Prizes for translation: The award of the Nobel Prize to Mahfouz in 1989 demonstrated that there was an international market for Arabic literature in translation, underlined by the subsequent translation of most of his works into English, French and Spanish.

Since then, important prizes for literary translation from the Arabic have been launched both within and outside the region, these helping to attract readers and grow an audience for translated work. Perhaps the most high-profile is the International Prize for Arabic Fiction (IPAF), launched in 2007, which is sometimes called the “Arabic Booker” because it was modelled on the UK’s successful Man Booker Prize for Fiction. While publishers submit works in Arabic to be considered for the Prize in order to encourage greater recognition of these in the Arab world, a significant component consists of arranging the translation of the winning works into European and other languages.

In the seven years of its existence the IPAF has recognised works by many Egyptian writers, including Bahaa Taher and Youssef Zeidan, the 2008 and 2009 winners, and the works of all its winners have been translated into English and other languages. Shortlisted and longlisted works have in many cases also been translated. Some works have been particularly popular with international publishers, with Bahaa Taher’s Sunset Oasis, winner of the 2008 prize, being translated into nine languages, including Bosnian and Turkish, and Youssef Zeidan’s Azazeel, the 2009 winner, appearing in 15, including Indonesian, Hebrew and Russian.

However, other works have been less successful, and winning the Prize is not enough for a work to achieve wide translation. Saudi author Abdo Khal’s Throwing Sparks, which won the 2010 prize, has only been translated into two foreign languages, for example, while Egyptian writer Mohamed Al-Bisatie’s Hunger, shortlisted in 2009, has made it into four, as has Syrian author Khaled Khalifa’s In Praise of Hatred, shortlisted in 2008. This suggests that the prestige of winning the IPAF Prize does not automatically translate into wide translation, and foreign publishers may look at other criteria when considering whether to commission one.

The IPAF is possibly the best-known Arabic literature prize internationally, but there are also others that include a translation component as well as prizes that are designed specifically to recognise Arabic literary translation. Among the former is the Naguib Mahfouz Medal for Literature awarded by the American University in Cairo (AUC) Press since 1996, which recognises the best work of fiction to have appeared in Arabic each year and arranges for its English translation. Among the latter is the UK-based Saif Ghobash Banipal Prize for Arabic Literary Translation, which as its name implies is awarded for what the jury believes is the best English-Arabic literary translation.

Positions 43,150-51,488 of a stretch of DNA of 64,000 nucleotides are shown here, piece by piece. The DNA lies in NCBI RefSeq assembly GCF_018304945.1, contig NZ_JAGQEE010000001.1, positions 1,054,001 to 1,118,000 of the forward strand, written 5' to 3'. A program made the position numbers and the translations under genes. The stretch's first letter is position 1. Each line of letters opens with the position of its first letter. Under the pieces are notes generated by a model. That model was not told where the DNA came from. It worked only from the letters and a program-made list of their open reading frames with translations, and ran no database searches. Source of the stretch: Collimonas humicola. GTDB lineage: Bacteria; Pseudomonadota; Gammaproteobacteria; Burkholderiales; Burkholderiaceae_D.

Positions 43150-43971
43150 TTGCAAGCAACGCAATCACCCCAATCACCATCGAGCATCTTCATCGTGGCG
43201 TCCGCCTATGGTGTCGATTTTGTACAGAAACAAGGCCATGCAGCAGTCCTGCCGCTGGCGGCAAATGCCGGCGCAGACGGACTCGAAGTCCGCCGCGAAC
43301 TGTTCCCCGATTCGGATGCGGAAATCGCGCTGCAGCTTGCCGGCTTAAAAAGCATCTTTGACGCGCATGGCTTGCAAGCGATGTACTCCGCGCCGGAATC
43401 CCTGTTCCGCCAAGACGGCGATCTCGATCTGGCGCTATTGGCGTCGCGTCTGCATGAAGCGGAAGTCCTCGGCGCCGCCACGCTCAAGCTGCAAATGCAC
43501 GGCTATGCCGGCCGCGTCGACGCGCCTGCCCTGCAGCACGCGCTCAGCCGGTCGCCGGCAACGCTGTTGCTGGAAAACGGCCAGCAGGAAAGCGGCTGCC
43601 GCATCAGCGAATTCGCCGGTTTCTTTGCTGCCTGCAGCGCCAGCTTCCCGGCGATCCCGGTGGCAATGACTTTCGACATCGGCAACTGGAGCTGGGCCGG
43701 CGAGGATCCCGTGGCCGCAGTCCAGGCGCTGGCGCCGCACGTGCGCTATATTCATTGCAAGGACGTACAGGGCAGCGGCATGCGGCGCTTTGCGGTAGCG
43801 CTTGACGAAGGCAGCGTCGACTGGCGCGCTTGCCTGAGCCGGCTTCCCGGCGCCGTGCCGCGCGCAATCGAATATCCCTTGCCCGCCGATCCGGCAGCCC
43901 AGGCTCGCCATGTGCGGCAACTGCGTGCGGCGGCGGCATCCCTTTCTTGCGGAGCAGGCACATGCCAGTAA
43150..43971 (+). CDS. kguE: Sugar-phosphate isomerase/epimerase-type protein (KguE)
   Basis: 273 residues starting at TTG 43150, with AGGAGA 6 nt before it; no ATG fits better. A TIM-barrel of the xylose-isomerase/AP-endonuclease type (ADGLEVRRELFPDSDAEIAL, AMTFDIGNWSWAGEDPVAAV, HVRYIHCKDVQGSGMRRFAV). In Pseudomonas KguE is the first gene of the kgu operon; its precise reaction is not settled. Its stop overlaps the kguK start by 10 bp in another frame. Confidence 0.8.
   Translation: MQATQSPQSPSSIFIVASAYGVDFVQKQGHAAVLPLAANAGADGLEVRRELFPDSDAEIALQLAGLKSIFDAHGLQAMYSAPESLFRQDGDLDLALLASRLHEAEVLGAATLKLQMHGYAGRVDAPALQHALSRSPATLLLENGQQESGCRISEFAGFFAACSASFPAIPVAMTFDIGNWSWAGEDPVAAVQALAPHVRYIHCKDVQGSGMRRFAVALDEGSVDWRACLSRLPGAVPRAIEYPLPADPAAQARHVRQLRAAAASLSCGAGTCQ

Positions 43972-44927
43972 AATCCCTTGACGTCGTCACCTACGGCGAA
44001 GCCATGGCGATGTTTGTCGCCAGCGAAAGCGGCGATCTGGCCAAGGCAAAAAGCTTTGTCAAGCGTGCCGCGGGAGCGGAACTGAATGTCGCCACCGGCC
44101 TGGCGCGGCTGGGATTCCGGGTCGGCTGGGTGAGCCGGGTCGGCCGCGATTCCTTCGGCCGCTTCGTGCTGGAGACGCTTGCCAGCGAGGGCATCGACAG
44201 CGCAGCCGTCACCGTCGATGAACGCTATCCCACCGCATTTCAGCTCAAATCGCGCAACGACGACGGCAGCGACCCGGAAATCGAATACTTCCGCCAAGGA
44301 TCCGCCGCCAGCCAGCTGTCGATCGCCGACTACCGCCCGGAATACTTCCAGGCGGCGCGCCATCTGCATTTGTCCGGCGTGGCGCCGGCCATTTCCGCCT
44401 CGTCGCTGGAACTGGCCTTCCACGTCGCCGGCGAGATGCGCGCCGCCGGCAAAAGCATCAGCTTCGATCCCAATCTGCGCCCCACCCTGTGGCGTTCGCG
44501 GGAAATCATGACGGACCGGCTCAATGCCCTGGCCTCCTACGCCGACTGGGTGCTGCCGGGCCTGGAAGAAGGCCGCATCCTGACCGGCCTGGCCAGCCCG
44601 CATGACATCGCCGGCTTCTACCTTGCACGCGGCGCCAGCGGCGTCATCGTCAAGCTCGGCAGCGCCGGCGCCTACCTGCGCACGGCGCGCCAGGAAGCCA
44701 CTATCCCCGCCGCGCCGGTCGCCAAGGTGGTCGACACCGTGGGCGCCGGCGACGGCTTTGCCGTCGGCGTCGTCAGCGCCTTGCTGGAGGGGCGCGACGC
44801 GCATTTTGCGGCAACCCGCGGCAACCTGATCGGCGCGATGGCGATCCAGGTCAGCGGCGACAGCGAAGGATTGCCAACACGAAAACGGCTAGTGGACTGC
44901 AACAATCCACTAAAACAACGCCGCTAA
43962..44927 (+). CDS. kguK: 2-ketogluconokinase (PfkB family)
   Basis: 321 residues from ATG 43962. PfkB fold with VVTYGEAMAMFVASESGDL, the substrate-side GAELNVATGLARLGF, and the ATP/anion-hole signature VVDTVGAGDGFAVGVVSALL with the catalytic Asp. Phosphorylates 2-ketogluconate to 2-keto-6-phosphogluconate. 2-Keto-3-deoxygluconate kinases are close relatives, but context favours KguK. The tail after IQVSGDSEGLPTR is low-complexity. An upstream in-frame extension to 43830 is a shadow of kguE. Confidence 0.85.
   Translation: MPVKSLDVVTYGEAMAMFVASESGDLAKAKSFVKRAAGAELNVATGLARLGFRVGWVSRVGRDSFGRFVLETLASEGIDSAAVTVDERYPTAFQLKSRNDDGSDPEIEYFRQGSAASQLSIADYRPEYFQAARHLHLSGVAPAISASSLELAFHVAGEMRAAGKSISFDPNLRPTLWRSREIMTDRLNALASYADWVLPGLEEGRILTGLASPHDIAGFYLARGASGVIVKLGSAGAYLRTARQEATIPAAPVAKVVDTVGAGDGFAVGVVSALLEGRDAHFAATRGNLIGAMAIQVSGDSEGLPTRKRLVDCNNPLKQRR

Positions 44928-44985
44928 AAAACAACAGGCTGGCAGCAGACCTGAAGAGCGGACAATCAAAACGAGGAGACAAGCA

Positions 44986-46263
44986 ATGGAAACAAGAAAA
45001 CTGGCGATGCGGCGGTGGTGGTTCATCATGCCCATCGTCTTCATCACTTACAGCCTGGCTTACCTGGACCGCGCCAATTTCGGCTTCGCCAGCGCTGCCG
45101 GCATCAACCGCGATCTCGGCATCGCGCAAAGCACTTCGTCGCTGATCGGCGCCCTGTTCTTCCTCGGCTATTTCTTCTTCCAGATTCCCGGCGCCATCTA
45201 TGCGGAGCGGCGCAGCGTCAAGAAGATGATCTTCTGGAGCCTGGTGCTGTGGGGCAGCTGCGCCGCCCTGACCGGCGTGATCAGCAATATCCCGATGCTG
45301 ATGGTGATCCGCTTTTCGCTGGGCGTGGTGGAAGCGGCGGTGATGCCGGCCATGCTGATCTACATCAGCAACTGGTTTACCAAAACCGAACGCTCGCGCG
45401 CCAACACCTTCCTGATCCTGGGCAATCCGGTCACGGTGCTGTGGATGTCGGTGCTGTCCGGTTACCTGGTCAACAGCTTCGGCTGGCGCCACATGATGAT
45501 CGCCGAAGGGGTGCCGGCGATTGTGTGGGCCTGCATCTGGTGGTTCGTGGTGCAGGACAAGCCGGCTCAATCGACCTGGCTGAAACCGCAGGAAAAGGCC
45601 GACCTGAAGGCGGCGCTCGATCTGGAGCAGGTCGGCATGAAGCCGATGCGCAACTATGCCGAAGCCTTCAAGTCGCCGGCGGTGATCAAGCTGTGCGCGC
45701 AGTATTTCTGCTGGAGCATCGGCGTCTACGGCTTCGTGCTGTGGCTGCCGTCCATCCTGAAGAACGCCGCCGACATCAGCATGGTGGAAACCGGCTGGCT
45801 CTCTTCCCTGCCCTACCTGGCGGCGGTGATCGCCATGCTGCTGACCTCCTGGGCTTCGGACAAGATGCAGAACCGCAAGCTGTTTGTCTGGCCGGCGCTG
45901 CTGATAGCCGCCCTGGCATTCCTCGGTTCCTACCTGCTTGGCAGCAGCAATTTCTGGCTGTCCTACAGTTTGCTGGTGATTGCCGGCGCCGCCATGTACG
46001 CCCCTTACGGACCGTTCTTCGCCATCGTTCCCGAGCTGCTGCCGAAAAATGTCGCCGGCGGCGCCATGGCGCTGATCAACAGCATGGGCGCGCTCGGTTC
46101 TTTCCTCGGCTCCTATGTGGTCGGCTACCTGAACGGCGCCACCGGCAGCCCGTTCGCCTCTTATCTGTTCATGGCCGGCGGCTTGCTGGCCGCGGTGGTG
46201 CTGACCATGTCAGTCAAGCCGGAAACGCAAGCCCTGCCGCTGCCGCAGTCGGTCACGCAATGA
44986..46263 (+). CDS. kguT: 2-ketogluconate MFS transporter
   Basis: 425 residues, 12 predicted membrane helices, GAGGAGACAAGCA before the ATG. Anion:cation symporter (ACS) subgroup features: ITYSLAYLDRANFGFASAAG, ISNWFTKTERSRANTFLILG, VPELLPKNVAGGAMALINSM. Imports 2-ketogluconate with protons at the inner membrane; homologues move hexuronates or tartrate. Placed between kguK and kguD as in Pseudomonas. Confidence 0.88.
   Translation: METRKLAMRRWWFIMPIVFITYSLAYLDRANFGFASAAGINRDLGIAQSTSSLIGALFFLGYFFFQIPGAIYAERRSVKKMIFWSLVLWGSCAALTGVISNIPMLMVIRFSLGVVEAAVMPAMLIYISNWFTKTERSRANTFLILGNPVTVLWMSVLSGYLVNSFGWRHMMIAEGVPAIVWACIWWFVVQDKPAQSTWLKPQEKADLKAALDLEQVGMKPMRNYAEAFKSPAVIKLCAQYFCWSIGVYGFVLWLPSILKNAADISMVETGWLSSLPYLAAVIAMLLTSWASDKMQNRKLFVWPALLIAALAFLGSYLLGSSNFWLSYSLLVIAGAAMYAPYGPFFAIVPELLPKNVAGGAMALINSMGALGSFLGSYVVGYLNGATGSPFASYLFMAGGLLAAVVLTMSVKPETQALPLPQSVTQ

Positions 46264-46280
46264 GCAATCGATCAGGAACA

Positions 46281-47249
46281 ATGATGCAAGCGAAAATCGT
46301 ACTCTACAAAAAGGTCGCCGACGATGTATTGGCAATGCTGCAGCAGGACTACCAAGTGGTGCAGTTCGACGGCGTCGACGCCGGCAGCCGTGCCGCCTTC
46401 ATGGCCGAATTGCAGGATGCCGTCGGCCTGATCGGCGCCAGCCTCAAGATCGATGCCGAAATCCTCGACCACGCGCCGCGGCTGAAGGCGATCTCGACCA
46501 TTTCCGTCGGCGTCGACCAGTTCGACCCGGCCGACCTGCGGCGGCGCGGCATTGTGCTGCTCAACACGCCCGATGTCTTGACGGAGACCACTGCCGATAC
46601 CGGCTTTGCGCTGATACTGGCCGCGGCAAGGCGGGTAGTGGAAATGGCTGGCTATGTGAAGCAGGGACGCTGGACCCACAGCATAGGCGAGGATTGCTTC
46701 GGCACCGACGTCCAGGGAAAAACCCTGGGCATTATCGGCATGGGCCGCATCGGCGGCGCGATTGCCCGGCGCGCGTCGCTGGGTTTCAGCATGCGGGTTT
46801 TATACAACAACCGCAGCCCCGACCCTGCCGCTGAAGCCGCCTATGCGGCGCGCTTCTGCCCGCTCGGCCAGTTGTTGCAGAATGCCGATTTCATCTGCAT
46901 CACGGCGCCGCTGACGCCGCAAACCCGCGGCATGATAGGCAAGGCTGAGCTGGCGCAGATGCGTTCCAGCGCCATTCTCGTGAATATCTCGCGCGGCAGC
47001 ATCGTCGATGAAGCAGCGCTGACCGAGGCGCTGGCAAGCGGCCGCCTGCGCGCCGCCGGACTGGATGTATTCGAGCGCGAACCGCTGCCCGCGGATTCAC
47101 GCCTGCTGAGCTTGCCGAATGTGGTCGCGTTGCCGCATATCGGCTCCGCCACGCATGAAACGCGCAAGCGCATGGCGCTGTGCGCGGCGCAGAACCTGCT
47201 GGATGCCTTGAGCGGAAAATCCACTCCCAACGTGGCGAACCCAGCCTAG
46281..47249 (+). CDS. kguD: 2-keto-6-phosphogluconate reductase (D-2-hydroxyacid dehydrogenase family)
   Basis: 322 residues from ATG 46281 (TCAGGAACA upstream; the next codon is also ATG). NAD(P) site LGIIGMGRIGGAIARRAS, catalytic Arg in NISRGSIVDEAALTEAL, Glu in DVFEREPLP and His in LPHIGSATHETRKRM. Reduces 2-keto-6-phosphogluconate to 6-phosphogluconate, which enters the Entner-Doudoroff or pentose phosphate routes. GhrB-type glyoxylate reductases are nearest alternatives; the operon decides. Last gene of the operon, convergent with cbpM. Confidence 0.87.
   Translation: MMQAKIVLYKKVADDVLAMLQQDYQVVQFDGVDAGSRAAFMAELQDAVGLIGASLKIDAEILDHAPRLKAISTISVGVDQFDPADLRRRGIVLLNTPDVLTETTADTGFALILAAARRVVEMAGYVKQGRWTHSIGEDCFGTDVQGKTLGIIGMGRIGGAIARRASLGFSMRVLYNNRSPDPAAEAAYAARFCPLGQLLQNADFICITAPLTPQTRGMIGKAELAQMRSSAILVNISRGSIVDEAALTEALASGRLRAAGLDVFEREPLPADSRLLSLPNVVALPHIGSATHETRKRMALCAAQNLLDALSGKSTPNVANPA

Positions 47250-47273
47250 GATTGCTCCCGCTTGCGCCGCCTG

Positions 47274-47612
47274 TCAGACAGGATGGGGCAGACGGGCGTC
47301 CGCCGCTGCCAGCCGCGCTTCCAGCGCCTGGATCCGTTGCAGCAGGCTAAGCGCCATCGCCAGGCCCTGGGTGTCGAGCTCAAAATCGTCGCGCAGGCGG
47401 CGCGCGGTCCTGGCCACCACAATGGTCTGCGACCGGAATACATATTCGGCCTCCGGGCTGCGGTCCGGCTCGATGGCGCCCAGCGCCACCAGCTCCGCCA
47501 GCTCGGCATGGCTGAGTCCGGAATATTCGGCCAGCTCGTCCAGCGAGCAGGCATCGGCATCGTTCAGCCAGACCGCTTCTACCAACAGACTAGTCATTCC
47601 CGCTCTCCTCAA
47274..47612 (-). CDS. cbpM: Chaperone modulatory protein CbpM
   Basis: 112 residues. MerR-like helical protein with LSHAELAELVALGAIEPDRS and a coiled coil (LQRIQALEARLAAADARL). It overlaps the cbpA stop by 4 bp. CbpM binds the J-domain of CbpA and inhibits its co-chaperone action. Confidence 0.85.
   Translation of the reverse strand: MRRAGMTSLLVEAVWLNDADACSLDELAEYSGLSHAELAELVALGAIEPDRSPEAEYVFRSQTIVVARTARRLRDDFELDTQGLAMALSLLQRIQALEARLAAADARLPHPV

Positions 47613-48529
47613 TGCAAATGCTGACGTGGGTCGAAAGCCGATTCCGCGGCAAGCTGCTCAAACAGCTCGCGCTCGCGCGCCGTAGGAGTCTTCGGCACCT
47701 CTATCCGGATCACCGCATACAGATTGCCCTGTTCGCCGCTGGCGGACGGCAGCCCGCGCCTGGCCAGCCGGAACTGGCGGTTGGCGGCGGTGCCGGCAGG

The Mahfouz Medal has been awarded to 11 Egyptian authors since its inception, reflecting Egypt’s leadership in the literary field, along with two Syrians and two Palestinians. However, only two writers from the Maghreb have received the Prize, indicating either the Medal’s Mashraq bias — the prize is based in Cairo — or the fact that fewer works of recognised quality are being published in Arabic by Maghreb authors, many of whom write in French for a French-speaking audience.

Among the winners of the Prize have been established figures like the Egyptian author Edwar Al-Kharrat, recognised in 1999 for his novel Rama and the Dragon, and the Palestinian Mourid Barghouti, winning in 1997 with his memoir of Occupied Palestine I saw Ramallah.  

The Medal has also recognised younger and possibly less well-known figures like Hamdi Abu Golayyel for his novel A Dog with No Tail in 2008 and Yusuf Abu Rayya for Wedding Night in 2005. Eight women have been awarded the Mahfouz Medal, making the percentage of winning women authors almost equal to that of men. Among the women authors recognised have been the Algerian Arabic-language author Ahlam Mosteghanemi for her novel Memory in the Flesh in 1998 and the Lebanese writer Hoda Barakat, familiar also for her writings in French, for The Tiller of Waters in 2000.

The “feminisation” of modern Arabic literature, or at least the increasing recognition of work by women authors, has been a feature of Arabic literature in recent years.